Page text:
If you were to Google "work ethic decline" you would be given an array of studies, editorials, and articles debating which generation reflects the greatest work ethic. It seems to me that the slant of the study, editorial or article often depends on the age of the one pushing the pen. I was born in 1965 and was taught a work ethic from parents who were born in the 1930's. I've always appreciated the work ethic that I was taught as a boy growing up in the 1970's and I believe that work ethic has served me well in my 52 years of life.
Anyone who has truly studied the topic of "work ethic" will agree that there are seven core work ethic values: attitude, reliability, professionalism, initiative, respect, integrity, and gratitude. Rather than write about each of those seven values, I'll simply challenge you to think about each one in your own life and to rank them in order from which value is your strongest to which is your weakest. Then, focus this week on improving your weakest value. Each week re-evaluate your efforts with each value in the work that you do. Aim to improve your values every week. If you can maintain this focus weekly, your work ethic can only improve and as a result you will likely feel greater satisfaction in your work and may experience positive outcomes from your improving work ethic -- perhaps even financial benefits.
It has been said that passion doesn’t fuel work ethic; work ethic fuels passion. In his book Reviving Work Ethic, Eric Chester explains that most people want to go about it backwards. They want to let their passions propel their efforts. They want an emotion-driven life, but our emotions don’t always lead us where we need to go or keep us where we need to be. You won’t produce heat in your fireplace by saying, “Once there’s a fire, I’ll put in some logs.” You put the logs in and build a fire, and then you’ll see some heat. Likewise, the passion you have for a job is directly related to the initiative you put into it. Mr. Chester writes:
Over the past ten years, I’ve interacted with, listened to, and surveyed more than 1,500 employers (business owners, C-level executives, HR professionals, managers, supervisors, etc.) in an attempt to understand what work ethic looks like from their perspective. In each exchange, I listened to their various laments about that lack of work ethic and responded by asking this question: “What do you expect from each and every employee?” At the risk of sounding simplistic, I can summarize hundreds of responses in one sentence: Employers are searching for positive, enthusiastic people who show up for work on time, who are dressed and prepared properly, who go out of their way to add value and do more than what’s required of them, who are honest, who will play by the rules, and who will give cheerful, friendly service regardless of the situation.I've experienced various successes in life -- both personal and professional -- due, in large part, to my work ethic. I won't list my successes because I don't want this blog post to be about me. I want it to be about you, the reader. Life is a long road of many mileposts and along the way certain mileposts are forever ingrained in our memory due to an event that greatly impacted us, either positively or negatively. I hope that as you take those occasional glances back on the path you've traveled that you'll see moments when your work ethic truly rewarded your life.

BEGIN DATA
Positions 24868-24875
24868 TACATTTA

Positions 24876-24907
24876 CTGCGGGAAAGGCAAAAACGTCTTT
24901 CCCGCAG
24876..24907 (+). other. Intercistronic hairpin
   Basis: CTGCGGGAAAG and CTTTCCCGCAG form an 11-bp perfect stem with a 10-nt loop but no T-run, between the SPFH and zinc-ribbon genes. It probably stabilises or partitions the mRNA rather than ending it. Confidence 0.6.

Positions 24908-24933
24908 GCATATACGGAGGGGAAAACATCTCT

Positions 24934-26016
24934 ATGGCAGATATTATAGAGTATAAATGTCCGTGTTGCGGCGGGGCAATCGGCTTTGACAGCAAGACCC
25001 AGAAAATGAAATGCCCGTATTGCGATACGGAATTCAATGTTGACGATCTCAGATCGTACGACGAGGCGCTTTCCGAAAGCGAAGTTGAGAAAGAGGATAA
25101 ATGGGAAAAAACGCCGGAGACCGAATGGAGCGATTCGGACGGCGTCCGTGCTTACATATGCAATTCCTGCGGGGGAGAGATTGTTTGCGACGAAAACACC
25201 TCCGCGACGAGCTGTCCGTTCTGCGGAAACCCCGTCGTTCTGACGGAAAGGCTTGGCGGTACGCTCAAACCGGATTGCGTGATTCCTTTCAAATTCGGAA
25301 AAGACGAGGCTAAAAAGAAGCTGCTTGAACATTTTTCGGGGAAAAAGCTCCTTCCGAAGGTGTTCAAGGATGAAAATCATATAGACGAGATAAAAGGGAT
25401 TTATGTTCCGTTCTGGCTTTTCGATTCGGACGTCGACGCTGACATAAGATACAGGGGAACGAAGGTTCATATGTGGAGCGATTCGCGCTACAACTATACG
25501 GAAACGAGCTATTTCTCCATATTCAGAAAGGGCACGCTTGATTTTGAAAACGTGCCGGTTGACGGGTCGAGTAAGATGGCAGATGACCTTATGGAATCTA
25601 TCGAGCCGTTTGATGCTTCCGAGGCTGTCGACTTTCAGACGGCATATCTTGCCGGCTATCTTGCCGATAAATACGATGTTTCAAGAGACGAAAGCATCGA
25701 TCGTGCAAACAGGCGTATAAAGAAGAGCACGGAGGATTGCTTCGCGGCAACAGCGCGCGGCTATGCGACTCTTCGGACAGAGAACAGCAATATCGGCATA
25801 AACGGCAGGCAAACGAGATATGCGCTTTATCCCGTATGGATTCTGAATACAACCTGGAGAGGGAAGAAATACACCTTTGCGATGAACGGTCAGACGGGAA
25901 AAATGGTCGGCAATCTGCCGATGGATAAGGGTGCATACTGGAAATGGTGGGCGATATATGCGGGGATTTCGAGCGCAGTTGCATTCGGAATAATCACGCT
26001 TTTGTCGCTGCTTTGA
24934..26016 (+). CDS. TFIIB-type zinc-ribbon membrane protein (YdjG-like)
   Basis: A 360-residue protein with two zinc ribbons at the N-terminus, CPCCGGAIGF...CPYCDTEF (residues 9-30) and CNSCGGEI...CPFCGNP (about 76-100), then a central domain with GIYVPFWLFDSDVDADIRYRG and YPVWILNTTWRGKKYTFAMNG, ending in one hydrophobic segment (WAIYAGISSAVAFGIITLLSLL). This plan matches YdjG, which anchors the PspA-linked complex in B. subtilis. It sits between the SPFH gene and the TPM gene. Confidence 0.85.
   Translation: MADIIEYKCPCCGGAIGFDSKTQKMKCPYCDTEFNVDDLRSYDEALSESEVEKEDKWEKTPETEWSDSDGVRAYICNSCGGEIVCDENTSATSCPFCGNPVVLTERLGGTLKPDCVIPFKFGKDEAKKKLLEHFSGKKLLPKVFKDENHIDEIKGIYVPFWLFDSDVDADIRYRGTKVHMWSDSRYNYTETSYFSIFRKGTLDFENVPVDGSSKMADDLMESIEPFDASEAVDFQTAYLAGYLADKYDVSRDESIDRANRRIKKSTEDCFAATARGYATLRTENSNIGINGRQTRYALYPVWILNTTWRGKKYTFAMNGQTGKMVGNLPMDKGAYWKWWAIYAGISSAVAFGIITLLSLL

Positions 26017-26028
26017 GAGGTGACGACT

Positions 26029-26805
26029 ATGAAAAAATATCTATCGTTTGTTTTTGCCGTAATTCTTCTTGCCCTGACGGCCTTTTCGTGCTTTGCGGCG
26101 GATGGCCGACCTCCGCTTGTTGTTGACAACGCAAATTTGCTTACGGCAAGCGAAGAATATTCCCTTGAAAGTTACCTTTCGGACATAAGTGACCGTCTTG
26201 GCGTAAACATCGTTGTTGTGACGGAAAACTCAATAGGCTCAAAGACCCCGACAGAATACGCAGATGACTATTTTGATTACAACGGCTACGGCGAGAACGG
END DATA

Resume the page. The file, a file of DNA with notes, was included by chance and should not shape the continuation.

In closing, keep in mind this old (and true!) saying: Well done is better than well said.
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P.A.C.E. is a non-profit organization aimed at Promoting Active Children Everywhere.